Google’s moneymakers. “Think about this in the context of more traditional industries for a moment. Chain restaurants like McDonalds have a best-performing outlet in a particularly busy high-rent district. Automakers have a particularly popular, bestselling model like the Ford Fusion or the Chevy Impala that makes their quarter. Google has the words “insurance” and “loans.” Those are its flagship moneymakers. It is a tech empire built on snippets of words and phrases flitting through people’s minds. You as a mere consumer don’t see it, but how Google ranks keywords and runs the auction determines the fate of billion-dollar companies and industries. As the gatekeeper on buying interest, Google is the bouncer at the door of almost any Internet-enabled business today, and if you as the business owner don’t pay your bouncer well, he’ll shut you down, as Google has done more than once.” [pp. 82]

No co-CEO’s or equal partners. “Long story short, AdGrok was a complete basket case when it came to founder dynamics, and it was mostly because we were all equal in equity, and therefore in power as well. What’s worse, since there were three of us, we’d commonly form two-person factions against one dissident. Personally, I’d go through periods where I was tight with Argyris (of course, against MRM), and then back to MRM against Argyris. It was madness. Here’s how it needs to be: either you’ve achieved a certain Vulcan-quality mind-meld with your founders, your brains welded together in the crucible of some formative life experience like the military or hard-won work experience, or there’s one guy running the show (with at least 51 percent of the equity). End of story. The CEO has the last word, despite all the fervid debate that happens in an early-stage startup. Everyone needs to accept that, or absent him- or herself from the proceedings. As [Paul Graham] told us all: Have a leader!” [pp. 90]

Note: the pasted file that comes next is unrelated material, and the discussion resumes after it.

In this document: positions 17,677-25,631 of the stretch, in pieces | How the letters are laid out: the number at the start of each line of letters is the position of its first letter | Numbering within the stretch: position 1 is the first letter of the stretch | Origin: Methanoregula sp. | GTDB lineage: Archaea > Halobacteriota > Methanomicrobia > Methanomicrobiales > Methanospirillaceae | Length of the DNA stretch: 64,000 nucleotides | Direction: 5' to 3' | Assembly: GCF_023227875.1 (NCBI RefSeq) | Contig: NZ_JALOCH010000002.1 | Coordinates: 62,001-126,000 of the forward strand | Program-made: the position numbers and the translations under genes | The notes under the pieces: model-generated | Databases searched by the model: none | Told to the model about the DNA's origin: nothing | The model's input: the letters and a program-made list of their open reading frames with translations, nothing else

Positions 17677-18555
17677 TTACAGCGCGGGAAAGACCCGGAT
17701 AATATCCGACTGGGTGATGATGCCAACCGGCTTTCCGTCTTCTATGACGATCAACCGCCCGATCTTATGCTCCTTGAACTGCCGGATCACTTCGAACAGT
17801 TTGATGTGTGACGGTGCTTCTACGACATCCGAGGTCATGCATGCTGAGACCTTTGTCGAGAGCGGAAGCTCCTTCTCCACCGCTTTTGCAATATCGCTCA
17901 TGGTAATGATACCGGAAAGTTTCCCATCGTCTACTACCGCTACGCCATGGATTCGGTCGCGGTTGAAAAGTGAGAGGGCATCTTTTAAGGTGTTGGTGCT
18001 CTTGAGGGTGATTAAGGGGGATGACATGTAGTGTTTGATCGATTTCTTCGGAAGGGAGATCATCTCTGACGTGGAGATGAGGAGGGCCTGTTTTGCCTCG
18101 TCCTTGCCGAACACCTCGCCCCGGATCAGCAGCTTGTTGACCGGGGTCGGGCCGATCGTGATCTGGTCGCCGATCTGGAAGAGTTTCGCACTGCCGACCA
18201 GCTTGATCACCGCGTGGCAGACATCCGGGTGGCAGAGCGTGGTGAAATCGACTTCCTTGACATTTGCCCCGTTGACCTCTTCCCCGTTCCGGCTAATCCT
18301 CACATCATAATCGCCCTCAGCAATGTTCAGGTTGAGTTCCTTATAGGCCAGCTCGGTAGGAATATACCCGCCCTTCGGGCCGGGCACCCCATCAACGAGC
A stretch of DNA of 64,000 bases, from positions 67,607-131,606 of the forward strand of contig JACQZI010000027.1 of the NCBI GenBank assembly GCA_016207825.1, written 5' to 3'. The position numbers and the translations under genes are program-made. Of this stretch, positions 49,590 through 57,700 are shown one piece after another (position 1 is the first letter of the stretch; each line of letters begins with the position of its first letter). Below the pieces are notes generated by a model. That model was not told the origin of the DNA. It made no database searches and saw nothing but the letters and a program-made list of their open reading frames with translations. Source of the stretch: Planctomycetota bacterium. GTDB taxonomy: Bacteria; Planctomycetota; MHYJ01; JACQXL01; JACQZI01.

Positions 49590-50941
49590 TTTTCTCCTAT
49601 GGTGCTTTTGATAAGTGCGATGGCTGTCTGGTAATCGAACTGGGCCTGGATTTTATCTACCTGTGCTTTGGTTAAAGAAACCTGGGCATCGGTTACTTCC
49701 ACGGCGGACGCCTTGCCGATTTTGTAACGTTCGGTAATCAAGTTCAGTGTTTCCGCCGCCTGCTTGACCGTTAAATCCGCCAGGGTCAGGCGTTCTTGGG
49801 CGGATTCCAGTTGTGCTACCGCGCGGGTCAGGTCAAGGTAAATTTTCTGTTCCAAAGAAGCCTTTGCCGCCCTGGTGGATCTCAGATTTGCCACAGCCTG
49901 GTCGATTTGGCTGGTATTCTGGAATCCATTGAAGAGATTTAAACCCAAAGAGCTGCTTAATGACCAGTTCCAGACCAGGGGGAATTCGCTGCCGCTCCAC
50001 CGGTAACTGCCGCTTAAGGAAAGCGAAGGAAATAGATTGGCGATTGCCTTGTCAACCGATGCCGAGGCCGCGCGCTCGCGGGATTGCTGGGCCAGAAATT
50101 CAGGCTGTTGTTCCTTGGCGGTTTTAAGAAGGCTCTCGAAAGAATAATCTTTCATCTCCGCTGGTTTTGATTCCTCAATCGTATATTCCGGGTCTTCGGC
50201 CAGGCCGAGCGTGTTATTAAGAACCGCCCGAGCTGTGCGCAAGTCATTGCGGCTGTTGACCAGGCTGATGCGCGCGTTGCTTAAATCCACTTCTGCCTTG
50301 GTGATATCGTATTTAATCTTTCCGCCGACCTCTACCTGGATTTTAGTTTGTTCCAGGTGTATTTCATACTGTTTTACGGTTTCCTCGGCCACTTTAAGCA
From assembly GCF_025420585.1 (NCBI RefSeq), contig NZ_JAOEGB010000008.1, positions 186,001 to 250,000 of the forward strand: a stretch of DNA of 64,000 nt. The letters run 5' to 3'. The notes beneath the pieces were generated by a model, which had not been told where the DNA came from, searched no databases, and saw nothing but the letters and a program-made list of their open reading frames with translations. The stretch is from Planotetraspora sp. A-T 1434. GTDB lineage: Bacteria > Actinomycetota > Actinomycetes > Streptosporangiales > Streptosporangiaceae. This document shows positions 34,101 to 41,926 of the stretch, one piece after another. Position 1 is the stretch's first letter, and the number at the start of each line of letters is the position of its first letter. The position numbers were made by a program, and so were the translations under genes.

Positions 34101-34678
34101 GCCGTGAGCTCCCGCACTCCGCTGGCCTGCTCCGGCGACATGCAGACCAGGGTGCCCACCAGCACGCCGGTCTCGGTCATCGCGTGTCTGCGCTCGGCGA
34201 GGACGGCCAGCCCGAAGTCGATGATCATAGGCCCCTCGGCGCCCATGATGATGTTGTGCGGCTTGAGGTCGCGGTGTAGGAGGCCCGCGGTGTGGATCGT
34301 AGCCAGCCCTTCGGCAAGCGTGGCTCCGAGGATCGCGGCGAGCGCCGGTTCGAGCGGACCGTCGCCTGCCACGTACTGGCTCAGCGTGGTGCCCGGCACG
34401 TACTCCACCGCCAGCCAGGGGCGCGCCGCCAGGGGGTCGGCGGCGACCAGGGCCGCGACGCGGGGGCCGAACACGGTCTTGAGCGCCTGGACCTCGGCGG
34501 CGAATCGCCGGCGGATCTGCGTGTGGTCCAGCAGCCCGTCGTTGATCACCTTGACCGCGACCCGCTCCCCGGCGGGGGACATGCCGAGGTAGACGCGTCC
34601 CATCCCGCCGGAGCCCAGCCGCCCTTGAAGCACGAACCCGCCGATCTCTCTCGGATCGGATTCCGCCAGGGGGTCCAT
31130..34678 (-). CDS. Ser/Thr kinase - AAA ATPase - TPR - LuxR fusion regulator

Post PR on a Tuesday. According to the leading PR mythologies, day-of-the-week posting choice was critical. The media boom would reverberate depending on its magnitude and resonance inside whatever industry echo chamber it was launched. And so you wanted a few full-on workdays after launch to let that echo play out. Monday was too soon, as everyone was still jet-lagged, hungover, or otherwise groggy from the weekend, and too busy catching up on email and meetings. By Thursday, people were already thinking about the weekend, and likely ducking out early for their first happy hour of the week. Friday was for burying news, not announcing it. It’s when people were fired and bad earnings reports came out. We would post on Tuesday, which left the most time for a PR blowup to echo across the Internet, and across all levels of Internet connectedness, from the assimilated Internet cyborg to the grandmother in Kansas. [pp. 99]

Negative engagement is useful. “The post itself quickly accumulated dozens, and eventually hundreds, of comments, positive and negative, and both equally useful. By the end of it, we had thousands of sign-ups. This post [about Goldman] would be the first in a series of hyperviral blog posts that would put AdGrok on the startup map (if not quite the customer one). Every three to four weeks, another gaseous emanation from the latrine of human thought (aka me) would appear and rocket us to the top of Hacker News (the tech geek’s Cosmo), and make another stir in the evanescent tech buzz-o-sphere.” [pp. 102]